Falcon Heavy illustration

What is Falcon Heavy?

Falcon Heavy will be the most powerful operational rocket in the world by the latter part of 2015. Able to lift 54 metric tons, FH would lift more than twice the payload of the Delta IV Heavy, the next closest operational vehicle. Yet despite its heavier capacity, it would do so at one-third the cost of Delta IV Heavy.

Designed as a variant of the Falcon 9 v1.1 launch vehicle, Falcon Heavy generates nearly 4 million pounds of thrust at liftoff. Along with the new possibilities paved by its increased capacity is a renewal of an old one — to send crew as far as Mars.

The FH is categorized under the “super heavy-lift” range of launch systems according to a NASA human spaceflight review panel. Once launched, it would be able to deliver more usable payload to orbit than any launch vehicle since the Saturn V (1967–1973). Theoretically speaking, the Soviet Energia rocket (that launched twice between 1987 and 1988) could send more payload to orbit than the Falcon Heavy, but Energia, although it function, failed to deliver the payload to complete orbital insertion.

The FH is composed of a standard Falcon 9 with two additional Falcon 9 first stages acting as liquid strap-on boosters. It will be able to deliver payload of 53, 000 kilograms to low earth orbit. Compared to other rockets, FH’s structural safety margins are 40% above flight loads where as other rockets have 25%.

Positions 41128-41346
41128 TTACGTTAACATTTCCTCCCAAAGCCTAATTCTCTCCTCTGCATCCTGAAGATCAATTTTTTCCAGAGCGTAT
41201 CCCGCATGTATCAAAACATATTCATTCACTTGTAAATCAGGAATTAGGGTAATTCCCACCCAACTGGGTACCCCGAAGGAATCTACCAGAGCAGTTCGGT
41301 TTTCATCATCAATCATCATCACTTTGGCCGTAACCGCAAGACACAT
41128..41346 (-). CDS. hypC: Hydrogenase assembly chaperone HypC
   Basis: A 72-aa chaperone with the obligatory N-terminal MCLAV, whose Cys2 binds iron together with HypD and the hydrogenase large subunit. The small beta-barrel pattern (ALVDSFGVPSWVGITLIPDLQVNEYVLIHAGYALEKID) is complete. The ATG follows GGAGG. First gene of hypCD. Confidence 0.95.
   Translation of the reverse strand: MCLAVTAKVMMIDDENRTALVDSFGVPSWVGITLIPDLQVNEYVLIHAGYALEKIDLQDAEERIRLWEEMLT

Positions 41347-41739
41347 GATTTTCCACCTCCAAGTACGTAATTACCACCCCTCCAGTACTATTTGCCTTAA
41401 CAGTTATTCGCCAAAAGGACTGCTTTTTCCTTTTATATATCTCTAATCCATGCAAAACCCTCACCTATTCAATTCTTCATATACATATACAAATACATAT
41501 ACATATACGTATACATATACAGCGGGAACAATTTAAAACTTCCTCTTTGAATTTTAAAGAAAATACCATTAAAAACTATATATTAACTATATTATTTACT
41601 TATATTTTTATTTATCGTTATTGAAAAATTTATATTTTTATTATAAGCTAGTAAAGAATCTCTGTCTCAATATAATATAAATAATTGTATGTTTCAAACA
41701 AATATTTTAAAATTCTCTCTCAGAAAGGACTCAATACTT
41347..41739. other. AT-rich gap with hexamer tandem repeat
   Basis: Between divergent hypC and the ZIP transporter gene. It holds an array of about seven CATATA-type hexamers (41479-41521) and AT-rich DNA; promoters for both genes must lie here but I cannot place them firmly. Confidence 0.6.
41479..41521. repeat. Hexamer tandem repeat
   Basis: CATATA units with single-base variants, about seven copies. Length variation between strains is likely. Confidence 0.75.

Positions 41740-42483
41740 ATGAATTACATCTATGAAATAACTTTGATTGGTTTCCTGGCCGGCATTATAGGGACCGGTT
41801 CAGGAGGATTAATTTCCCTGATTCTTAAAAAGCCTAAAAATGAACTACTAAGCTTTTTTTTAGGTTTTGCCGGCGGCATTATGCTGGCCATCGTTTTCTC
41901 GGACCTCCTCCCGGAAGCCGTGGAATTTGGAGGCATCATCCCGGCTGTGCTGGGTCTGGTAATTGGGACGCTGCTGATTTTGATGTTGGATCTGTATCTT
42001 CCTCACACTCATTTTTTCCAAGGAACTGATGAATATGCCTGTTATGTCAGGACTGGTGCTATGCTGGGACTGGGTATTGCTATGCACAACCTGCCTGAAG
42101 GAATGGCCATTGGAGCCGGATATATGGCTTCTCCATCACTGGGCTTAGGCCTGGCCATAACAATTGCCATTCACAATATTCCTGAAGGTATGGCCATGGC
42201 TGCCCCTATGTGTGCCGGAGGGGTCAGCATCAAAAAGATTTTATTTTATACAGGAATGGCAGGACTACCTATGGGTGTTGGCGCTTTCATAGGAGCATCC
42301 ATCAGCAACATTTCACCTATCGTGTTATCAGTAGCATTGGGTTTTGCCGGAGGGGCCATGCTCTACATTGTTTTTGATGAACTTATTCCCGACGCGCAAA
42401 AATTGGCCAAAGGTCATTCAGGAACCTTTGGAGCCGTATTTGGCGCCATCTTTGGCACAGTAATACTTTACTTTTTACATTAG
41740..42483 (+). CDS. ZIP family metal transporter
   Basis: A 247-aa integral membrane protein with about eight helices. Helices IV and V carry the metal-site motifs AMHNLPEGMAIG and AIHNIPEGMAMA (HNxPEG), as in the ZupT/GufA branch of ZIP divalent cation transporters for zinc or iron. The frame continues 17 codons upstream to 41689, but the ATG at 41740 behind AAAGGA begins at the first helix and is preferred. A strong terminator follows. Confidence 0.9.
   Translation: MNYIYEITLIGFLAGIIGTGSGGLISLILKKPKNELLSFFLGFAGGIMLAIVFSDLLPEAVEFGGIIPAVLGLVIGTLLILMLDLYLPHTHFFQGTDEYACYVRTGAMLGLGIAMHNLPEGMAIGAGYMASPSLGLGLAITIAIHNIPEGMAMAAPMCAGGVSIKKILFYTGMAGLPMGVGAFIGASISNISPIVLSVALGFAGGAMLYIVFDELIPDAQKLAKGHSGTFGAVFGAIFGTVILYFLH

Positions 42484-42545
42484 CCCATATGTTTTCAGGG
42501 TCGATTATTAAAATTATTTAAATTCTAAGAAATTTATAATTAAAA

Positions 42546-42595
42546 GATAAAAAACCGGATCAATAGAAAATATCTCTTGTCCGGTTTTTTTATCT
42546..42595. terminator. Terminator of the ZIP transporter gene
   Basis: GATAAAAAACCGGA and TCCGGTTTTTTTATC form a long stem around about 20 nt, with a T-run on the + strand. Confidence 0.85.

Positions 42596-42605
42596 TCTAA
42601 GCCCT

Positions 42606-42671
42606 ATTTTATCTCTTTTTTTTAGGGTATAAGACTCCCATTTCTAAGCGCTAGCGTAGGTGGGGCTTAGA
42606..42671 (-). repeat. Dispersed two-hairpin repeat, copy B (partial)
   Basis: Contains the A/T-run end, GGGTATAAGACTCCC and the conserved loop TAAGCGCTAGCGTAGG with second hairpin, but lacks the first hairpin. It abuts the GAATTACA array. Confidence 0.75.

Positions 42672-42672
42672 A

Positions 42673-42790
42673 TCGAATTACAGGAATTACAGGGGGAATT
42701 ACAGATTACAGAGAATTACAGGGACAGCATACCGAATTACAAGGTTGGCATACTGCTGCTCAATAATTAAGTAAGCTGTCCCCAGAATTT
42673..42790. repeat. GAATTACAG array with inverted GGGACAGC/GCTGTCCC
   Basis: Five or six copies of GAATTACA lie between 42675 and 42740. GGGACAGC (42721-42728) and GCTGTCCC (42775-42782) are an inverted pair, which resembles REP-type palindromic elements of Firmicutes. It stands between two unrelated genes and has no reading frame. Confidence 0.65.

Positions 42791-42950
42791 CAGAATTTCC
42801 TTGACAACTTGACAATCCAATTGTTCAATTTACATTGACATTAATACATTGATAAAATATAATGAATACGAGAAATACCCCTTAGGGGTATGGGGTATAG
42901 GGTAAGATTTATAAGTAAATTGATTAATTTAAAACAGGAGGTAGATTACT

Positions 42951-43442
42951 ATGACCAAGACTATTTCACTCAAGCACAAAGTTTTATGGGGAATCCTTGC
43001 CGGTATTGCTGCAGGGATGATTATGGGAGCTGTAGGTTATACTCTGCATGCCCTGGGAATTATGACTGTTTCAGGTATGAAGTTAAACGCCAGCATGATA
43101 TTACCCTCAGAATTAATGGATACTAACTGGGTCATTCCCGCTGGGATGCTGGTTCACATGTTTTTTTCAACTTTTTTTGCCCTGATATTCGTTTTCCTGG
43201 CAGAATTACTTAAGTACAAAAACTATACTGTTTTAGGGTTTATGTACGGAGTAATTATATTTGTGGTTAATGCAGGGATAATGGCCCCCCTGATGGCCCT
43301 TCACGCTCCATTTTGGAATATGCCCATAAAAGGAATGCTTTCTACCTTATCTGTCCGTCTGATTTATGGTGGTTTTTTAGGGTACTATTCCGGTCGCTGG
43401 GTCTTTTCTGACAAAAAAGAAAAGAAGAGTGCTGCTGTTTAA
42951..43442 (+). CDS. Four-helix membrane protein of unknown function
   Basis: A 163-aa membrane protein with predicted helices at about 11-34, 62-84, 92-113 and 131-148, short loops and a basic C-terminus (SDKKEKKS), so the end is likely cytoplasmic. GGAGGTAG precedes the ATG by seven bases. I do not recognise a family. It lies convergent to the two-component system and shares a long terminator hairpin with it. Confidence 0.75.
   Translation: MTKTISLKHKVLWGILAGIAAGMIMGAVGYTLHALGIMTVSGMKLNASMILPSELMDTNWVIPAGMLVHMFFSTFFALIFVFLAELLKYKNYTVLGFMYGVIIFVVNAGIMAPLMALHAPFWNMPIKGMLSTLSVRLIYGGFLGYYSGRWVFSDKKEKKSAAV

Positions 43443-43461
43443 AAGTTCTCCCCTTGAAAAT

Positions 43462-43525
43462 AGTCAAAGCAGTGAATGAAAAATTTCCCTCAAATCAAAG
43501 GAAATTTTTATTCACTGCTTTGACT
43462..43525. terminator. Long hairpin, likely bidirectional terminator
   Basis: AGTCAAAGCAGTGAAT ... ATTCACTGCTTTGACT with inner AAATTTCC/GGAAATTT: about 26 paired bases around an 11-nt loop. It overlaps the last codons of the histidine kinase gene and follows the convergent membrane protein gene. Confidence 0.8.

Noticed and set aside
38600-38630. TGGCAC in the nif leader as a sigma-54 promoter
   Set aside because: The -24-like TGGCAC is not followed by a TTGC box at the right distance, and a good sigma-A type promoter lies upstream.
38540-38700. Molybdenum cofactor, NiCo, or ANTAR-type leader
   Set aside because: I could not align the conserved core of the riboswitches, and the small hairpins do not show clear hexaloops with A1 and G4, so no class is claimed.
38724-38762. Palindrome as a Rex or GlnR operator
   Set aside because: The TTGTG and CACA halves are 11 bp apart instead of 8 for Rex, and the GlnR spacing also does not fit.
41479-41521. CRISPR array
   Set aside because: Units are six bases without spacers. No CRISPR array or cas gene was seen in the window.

Its first stage is powered by three Falcon 9 derived cores. With its unique propellant crossfeed capability, side cores supply fuel and oxider to the center core until the side cores are nearly empty and ready for their first separation event. Thus, this has enabled the cores to ignite simultaneously and operate at a better quality. Each core will have four extensible landing legs.

Furthermore, a single Merlin 1D engine modified for vacuum operation, with an expansion ratio of 117:1 and a nominal burn time of 345 seconds, powers the second stage.

Is it reusable?

Originally, a reusable rocket launching system is not included in the Falcon Heavy design. However, space  is developing the system as an extensible to the Falcon Heavy that be used in both stages.

In 2011, SpaceX reported that a funded development program would design a system that would return the first stage back to the launch site and the second one back to the launch pad.

Will there be revisions?

Like all SpaceX products, they undergo different processes of revision to result to the perfect fit. In 2015, SpaceX said that there would be a number of changes to the FH, as well as parallel design changes to Falcon V1.1. As of March 2015, SpaceX still hasn’t identified the “new Falcon 9”.

The two side cores will have the same core as the “new Falcon 9”. On the other hand, the center core will retain the original Falcon 9 v1.1 dimensions and structure.

Are there already scheduled flights yet?

In 2012, Space X had its first commercial contract for a Falcon Heavy Flight with the Intelstat. According to the contract, SpaceX would be delivering satellites to geosynchronous transfer orbit, but no date has been fixed yet.